#### by Lenore Blum

In July 1996, the Association for Women in Mathematics (AWM) held the Julia Robinson Celebration of Women in Mathematics at the Mathematical Sciences Research Institute in Berkeley as part of AWM’s year long 25th Anniversary celebration. In August 1997, another conference to celebrate women mathematicians in number theory and analysis was held at Berkeley. And there are more.

Thirty years ago, such celebratory identification would have sounded the professional death knell. Lest you had any doubt, if you were a female graduate student at the time you may very well have been told in “jest” by one of your professors: “There’ve only been two women mathematicians. One wasn’t a woman and one wasn’t a mathematician.” And if your name was identifiably female, you would not have been admitted to the graduate program in mathematics at Princeton. It was not until 1968 that women were allowed.

How did we get from there to here? While the 1960’s might be characterized as a time of naiveté, denial, and lying low, the early 1970’s became a time of consciousness raising. But then, quickly, the community of women mathematicians moved into a proactive stance and developed constructive programs to increase the participation of women in mathematics. These yielded positive results, respect, and self-confidence that set the stage for achievement, recognition, and celebration. Honoring the “two women mathematicians,” AWM inaugurated the first of its annual Emmy Noether Lectures in 1980 and, in 1985, its Sonya Kovalevsky High School Days [e15].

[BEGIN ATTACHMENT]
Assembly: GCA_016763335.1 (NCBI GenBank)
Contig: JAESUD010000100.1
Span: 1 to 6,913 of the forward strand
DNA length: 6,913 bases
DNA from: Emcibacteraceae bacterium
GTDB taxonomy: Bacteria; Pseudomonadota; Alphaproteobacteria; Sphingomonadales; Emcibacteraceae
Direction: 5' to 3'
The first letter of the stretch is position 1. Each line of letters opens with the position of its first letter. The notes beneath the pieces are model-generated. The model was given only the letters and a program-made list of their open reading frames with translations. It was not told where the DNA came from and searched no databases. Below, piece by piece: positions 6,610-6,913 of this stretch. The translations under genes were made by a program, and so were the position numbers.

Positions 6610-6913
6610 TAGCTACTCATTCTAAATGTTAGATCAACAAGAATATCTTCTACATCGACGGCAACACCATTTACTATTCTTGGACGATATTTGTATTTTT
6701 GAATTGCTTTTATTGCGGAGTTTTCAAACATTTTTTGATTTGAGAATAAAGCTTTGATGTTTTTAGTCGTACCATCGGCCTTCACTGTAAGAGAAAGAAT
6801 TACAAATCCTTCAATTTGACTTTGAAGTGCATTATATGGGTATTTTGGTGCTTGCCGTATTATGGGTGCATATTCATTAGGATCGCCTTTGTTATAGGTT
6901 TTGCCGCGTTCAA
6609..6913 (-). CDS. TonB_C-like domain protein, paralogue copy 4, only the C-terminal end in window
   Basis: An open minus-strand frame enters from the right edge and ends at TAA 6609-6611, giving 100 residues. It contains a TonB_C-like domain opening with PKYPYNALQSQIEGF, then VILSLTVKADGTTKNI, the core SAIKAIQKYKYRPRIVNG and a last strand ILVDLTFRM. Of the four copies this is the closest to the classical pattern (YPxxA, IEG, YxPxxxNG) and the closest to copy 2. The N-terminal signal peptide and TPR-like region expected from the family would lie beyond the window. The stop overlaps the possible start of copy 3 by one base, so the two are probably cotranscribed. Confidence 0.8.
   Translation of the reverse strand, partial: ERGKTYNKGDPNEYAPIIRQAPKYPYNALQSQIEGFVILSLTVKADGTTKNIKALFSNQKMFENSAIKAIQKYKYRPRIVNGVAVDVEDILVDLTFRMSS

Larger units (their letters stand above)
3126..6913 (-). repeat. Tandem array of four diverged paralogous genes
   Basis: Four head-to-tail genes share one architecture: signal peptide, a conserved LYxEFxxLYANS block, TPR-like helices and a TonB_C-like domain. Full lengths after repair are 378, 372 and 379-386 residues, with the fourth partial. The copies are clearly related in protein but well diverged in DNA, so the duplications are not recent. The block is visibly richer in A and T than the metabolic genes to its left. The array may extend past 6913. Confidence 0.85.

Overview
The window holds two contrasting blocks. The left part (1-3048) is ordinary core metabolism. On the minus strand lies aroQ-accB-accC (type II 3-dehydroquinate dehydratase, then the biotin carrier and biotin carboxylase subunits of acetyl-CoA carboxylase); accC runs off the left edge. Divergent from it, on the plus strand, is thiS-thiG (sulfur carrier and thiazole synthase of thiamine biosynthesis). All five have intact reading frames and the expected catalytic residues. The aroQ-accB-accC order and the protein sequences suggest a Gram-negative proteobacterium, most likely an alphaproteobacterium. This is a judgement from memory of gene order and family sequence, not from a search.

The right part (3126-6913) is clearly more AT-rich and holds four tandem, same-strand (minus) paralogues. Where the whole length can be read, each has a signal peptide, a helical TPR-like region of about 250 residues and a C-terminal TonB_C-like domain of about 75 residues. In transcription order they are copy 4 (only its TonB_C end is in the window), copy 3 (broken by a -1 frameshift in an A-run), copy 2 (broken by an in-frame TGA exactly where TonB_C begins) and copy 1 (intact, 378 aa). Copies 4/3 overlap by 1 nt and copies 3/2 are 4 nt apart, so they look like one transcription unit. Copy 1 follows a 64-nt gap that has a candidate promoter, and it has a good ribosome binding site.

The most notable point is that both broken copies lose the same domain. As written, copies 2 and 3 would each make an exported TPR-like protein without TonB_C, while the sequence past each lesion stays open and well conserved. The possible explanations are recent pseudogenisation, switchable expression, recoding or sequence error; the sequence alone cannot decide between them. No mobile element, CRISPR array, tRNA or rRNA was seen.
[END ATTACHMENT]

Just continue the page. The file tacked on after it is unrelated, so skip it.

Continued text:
*Julia, A Life in Mathematics*
[e18],
eminently engaging and accessible,
evokes such a perspective, implicitly and explicitly. A compilation of
four previously published articles (starting with a beautifully
formatted “Autobiography of Julia Robinson” by
Constance Reid,
then articles by
Lisl Gaal,
Martin Davis,
and
Yuri Matijaseivich),
it
proves to be a great deal more than the sum of its parts.

The four articles reinforce as well as complement each other, sometimes relating the same story from different vantage points. Indeed, the evolution of the solution to Hilbert’s tenth problem, as seen through the eyes of the key protagonists, is a wonderful, exciting, and very human story of mathematical progress with all its ups and downs.